Any fruit in syrup can be preserved in alcohol and not need refrigeration. The important thing to work out is the percentage of alcohol by volume as this must be kept above 19% to prevent fermentation. What you will end up with is a small amount of fruit in liqueur. Starting with 500 ml of Brandy at 37%, gives 185 ml of alcohol. 1L of product (500mL fruit in syrup and 500mL alcohol) would give 18.5%, 900ml would give 20.5% alcohol by volume so to cover for atmospheric factors add 400 ml of fruit and syrup to 500 ml of spirit (rum, brandy, vodka, scotch).
The balance of the finished product will be affected by the balance of sugar to alcohol. With sweet fruit work on 185g of sugar in your 400 ml of syrup. More fruit can be added and less sugar if the fruit is extra sweet. I start with equal weight of fruit to sugar giving a slightly higher sugar content, so mix 200 g of fruit to 185g to 200g of sugar, leave for 24 hours to liquefy – if no liquid (a dry type fruit) add a scant amount of water and heat gently (while stirring) to above 70 degrees Celsius for 15 minutes to sterilize the syrup and liquefy the sugar. When the syrup is cool blend 400ml of fruit in syrup with the spirits, bottle and place in a dark storage space and allow to mature. The more years you leave the product the thicker it will get.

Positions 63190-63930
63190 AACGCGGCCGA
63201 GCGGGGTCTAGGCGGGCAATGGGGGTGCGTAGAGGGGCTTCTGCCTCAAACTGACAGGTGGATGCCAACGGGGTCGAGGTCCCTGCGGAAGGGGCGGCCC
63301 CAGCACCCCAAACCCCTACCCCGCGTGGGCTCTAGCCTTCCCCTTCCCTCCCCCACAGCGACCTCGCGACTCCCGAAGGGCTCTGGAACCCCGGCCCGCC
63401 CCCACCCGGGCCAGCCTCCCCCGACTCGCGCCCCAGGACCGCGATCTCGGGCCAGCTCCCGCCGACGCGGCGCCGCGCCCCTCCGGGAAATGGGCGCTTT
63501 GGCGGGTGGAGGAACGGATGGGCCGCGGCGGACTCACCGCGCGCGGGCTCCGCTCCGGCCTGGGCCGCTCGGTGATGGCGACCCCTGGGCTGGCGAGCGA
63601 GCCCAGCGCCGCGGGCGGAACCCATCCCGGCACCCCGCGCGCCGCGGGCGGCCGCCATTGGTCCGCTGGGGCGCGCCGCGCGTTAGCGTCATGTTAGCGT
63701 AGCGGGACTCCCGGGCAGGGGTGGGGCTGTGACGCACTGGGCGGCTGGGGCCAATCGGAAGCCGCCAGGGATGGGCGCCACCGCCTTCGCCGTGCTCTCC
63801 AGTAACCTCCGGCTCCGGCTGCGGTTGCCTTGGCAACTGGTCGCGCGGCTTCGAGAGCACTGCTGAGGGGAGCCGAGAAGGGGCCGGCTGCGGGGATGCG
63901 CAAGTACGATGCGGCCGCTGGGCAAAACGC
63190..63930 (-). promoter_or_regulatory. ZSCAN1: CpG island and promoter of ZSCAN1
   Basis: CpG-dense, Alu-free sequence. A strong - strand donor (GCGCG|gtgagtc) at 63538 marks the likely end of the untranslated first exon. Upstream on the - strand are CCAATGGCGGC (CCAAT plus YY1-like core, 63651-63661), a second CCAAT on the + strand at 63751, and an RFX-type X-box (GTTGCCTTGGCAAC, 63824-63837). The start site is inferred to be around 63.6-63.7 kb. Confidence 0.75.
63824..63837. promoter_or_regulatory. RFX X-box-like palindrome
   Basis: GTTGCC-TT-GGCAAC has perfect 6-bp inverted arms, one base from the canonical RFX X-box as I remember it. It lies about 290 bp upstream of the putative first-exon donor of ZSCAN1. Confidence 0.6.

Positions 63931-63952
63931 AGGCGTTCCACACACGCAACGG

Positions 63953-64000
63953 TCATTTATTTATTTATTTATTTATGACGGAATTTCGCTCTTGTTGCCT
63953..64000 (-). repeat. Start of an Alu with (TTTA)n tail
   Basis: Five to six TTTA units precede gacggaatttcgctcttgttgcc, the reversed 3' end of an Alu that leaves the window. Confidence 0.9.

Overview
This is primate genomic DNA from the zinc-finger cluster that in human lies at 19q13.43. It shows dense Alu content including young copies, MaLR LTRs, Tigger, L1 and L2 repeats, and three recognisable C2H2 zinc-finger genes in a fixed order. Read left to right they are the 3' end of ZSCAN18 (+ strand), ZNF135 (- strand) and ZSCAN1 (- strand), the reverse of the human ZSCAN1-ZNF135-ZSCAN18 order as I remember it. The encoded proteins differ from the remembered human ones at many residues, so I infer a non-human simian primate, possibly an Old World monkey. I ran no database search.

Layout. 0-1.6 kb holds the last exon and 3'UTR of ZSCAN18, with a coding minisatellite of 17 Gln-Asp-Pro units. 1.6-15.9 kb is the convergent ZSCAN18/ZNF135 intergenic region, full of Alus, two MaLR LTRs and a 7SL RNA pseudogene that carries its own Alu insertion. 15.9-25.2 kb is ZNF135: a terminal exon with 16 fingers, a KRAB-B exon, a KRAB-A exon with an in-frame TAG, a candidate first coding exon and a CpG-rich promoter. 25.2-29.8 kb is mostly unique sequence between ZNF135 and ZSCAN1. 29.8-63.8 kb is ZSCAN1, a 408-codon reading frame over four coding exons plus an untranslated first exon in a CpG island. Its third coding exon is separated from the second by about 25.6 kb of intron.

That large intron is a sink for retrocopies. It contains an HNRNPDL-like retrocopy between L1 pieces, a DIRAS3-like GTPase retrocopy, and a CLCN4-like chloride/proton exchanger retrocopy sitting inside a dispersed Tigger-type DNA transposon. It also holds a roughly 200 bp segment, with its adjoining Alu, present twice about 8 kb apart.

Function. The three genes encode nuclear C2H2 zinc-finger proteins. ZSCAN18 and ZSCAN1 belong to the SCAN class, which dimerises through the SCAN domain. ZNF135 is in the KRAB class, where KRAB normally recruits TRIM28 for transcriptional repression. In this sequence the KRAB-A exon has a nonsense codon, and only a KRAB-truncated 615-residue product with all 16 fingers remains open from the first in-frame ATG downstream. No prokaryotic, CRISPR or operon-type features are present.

The same can effectively be done by adding dried fruit to spirit. At a guess I would add 400 g of dried fruit to the alcohol and allow to rest in a sealed jar for 12 months or longer. The longer this is kept the fruit will absorb almost all of the liquid and you will end up with a very alcoholic fruit mince for cakes. I used to keep mixed dried fruit in rum in a jar to add to cooking, just adding a spoon or two, or three to cooking as needed. With all of these the true test and trick is to mature them for at least 12 months.
John King of Rainforest Liqueurs – http://www.rainforestliqueurs.com.au/
Sub-Tropical Fruit Club of Qld newsletter June July 2002